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Wednesday, February 16, 2011


The atom is a basic unit of matter that consists of a dense, central nucleus surrounded by a cloud of negatively charged electrons. The atomic nucleus contains a mix of positively charged protons and electrically neutral neutrons (except in the case of hydrogen-1, which is the only stable nuclide with no neutrons). The electrons of an atom are bound to the nucleus by the electromagnetic force. Likewise, a group of atoms can remain bound to each other, forming a molecule. An atom containing an equal number of protons and electrons is electrically neutral, otherwise it has a positive charge (electron deficiency) or negative charge (electron excess) and is an ion. An atom is classified according to the number of protons and neutrons in its nucleus: the number of protons determines the chemical element, and the number of neutrons determines the isotope of the element

Monday, February 14, 2011


The most cumbersome task is to pack and move to a new place, be it your residence or workplace. But with Marshal Packers and Movers, you don't need to worry a single bit.We are proud to introduce ourselves as one of the reputed firms in the movement of household and commercial goods.Our Head Office is at Mumbai and the branches are at Ahmadabad, Baroda, Bangalore, Bhopal, Chennai, Chandigarh, Coimbatore, Cochin, Delhi, Dehradoon, Hyderabad, Jaipur Kolkata, Kanpur, Nagpur, Pune, Surat and Vapi. We offer a highly personalized service, which several firms find difficult to compete with. We understand that your possessions are your assets. Hence, it is obvious that transferring your goods from one place to another can cause considerable tension in your mind. We provide our services in household relocation and also in corporate transfers. All the elements of services rendered are discussed in detail with our clients during our preliminary meeting, ensuring a trouble free and comfortable relocation.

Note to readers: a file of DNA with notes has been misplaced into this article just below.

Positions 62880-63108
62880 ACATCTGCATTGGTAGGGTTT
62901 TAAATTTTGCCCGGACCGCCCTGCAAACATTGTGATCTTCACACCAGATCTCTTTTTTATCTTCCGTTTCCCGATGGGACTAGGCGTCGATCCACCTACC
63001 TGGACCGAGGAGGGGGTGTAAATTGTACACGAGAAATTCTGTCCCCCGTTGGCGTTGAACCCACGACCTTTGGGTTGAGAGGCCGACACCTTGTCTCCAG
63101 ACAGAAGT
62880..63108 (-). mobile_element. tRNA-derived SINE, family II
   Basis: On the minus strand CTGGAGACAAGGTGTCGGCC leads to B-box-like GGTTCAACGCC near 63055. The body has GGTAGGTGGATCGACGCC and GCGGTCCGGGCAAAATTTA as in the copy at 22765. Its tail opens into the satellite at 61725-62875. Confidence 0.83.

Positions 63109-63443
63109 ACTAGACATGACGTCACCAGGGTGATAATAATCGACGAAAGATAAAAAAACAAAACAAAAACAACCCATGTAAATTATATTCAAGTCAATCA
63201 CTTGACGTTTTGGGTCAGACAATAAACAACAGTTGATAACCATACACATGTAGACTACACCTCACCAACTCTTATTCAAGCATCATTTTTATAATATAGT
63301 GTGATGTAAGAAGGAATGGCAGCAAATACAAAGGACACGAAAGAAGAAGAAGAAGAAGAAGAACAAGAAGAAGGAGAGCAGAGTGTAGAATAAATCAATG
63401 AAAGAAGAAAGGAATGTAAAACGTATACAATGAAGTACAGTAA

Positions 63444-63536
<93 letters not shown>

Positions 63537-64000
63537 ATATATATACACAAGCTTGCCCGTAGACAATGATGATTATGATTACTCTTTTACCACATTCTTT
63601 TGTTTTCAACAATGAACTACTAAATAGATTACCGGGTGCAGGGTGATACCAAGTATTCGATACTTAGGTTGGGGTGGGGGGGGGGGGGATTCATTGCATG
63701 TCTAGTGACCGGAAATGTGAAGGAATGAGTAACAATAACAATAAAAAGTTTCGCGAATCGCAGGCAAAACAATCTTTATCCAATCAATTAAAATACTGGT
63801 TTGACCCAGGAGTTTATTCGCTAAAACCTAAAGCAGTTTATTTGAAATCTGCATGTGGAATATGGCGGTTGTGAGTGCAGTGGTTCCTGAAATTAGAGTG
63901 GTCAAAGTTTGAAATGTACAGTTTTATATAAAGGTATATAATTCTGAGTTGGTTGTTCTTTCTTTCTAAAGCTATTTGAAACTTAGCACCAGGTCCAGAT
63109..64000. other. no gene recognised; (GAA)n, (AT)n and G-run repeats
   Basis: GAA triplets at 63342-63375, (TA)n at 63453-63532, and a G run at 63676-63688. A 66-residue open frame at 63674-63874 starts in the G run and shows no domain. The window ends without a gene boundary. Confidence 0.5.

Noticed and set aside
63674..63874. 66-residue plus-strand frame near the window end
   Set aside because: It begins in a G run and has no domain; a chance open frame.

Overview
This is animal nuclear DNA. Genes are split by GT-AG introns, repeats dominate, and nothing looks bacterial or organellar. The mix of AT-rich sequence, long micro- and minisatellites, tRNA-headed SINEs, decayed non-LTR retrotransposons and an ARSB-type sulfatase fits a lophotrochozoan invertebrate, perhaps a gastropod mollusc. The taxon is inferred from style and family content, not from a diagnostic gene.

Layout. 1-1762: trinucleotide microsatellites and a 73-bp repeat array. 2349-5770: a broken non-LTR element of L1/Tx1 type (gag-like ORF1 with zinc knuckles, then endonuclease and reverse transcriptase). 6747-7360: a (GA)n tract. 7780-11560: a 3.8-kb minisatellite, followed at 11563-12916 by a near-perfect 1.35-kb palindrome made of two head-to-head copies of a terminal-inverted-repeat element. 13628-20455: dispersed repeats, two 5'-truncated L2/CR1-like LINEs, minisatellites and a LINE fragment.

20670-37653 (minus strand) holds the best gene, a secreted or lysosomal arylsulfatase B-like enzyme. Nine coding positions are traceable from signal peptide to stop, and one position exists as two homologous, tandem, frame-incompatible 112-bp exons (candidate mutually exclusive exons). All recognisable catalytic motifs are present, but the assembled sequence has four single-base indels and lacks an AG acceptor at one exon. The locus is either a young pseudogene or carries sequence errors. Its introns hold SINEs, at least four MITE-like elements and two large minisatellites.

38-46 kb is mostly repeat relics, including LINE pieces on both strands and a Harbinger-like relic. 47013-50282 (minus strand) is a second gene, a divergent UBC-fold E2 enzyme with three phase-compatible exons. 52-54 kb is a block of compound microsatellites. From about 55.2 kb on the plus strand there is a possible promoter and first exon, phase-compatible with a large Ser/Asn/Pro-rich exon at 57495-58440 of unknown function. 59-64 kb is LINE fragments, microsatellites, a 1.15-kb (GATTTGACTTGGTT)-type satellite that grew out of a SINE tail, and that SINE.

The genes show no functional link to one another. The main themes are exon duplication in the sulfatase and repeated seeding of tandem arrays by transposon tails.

Marshal Packers and Movers, each client is precious with whom it would like to have the best experience.


Laser, a device that produces and amplifies light. The word laser is an acronym for Light Amplification by Stimulated Emission of Radiation. Laser light is very pure in color, can be extremely intense, and can be directed with great accuracy. Lasers are used in many modern technological devices including bar code readers, compact disc (CD) players, and laser printers. Lasers can generate light beyond the range visible to the human eye, from the infrared through the X-ray range. Masers are similar devices that produce and amplify microwaves.


A Black Hole is an extremely dense celestial body that has been theorized to exist in the universe. The gravitational field of a black hole is so strong that, if the body is large enough, nothing, including electromagnetic radiation, can escape from its vicinity. The body is surrounded by a spherical boundary, called a horizon, through which light can enter but not escape; it therefore appears totally black.


A curved piece of glass resting on a flat piece of glass creates colorful concentric bands, called Newton’s Rings. The rings are caused by light waves reflecting from the two surfaces and interfering, or combining, with each other. A band of color appears wherever the distance between the two pieces of glass causes light of that color to interfere constructively, making the waves bouncing off the two surfaces reinforce each other. At these places, light waves of other colors interfere destructively and tend to cancel each other out.